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Re: [Taler] Hello

From: Joerg Baach
Subject: Re: [Taler] Hello
Date: Wed, 7 Dec 2016 23:55:49 +0100
User-agent: Mozilla/5.0 (X11; Linux x86_64; rv:45.0) Gecko/20100101 Thunderbird/45.5.1

> You're missing that linking the refresh to the spending is not an issue,
> running the refresh operation is just part of the overall spending
> transaction, that does by itself not deanonymize you, as long as refresh
> does not require you to disclose your identity. Hence exposing your IP
> during refresh is the only issue, and for that Tor fixes it nicely.

My point is not about really about anonymity of the customer or the
merchant, it is about the untraceability of the transaction itself. Or
you could say: it is about prevent leaking metadata about the
transaction, which connects Alice to Bob. In my understanding the whole
point of blind signatures is to prevent the central issuer / exchange /
bank gaining knowledge about transactions. The central instance can't
learn about the transaction by protocol design - you would need an
'network observer' to learn about the transactions (which is given, you
could argue, bit I think that the central instance and the three letter
agencies play on different levels).

In taler, if Alice asks for a specific amount to be refreshed that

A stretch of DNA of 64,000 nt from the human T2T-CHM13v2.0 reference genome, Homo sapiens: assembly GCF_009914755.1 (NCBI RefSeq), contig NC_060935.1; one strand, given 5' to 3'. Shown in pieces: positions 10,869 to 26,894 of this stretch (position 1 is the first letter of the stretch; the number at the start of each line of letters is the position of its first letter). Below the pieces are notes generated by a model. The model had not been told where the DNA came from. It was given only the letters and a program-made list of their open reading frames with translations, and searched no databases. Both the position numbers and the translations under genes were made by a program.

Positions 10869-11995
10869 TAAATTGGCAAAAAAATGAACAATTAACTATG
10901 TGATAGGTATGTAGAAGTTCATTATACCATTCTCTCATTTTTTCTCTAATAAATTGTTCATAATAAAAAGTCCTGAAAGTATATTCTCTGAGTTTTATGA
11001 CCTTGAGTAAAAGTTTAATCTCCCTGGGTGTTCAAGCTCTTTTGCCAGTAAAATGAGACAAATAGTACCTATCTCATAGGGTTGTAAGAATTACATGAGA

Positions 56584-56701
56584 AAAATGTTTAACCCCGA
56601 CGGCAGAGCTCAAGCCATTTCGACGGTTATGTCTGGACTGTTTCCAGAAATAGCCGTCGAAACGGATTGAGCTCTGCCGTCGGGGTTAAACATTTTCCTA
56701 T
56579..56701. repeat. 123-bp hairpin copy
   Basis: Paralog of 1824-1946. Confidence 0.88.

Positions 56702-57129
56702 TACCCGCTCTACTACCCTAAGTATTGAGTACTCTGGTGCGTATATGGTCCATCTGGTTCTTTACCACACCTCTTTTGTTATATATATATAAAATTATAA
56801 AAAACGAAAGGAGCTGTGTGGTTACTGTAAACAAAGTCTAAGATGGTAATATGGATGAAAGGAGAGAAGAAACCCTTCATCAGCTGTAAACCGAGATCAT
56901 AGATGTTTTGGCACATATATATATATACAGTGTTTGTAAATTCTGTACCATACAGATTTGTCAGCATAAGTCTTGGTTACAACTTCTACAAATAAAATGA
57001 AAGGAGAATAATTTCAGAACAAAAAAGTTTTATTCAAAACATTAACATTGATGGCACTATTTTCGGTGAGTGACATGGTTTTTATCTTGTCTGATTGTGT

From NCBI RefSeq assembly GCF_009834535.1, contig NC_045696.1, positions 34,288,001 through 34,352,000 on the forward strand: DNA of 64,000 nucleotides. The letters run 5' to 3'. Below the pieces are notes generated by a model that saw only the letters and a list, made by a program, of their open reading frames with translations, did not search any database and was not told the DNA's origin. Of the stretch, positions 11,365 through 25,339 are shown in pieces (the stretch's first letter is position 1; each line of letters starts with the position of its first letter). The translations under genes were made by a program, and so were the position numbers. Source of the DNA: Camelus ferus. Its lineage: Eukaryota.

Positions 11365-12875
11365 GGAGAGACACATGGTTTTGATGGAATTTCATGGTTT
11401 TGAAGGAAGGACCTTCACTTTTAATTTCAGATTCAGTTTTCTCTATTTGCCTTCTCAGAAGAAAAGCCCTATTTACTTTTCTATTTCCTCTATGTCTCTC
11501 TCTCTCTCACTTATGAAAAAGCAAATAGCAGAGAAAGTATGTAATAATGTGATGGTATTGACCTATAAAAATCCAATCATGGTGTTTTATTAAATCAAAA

matches Bobs deposit, the transaction itself becomes visible to the
central entity (the exchange).  Taler then relies on tor etc. to
'disconnect' the entities from the transaction, by tor providing anonymity.

In my point of view (if I understand it correctly) the ability to
refresh parts of a coin is a trade-off. You loose the untraceability of
transactions, but win the comfort of not needing to have proper change
before doing a transaction.

In opencoin we have a mechanism to always equip the wallets with the
right change to be able to do a transaction of any value (<= the sum of
coins in the wallet). One can then delay preparation of the wallet and
the transaction itself, leaving no traces of the transaction to the
central issuer. If this is a desired property of the system is another
question :-)

> Well, the customer already trusts exactly this infrastructure to
> identify the merchant in the first place, and to confidentially

Good point!

> More reliable? I'm right now in India. Watch the news. Cash is hardly
> reliable, and once you only have INR 2000 and INR 100 bills, counting

Good example...

> the change also takes quite some time (and having it in the first place
> is a nightmare as well!!!).
> So no, cash is not always the answer ;-)

But no cash isn't always the answer either ;-)

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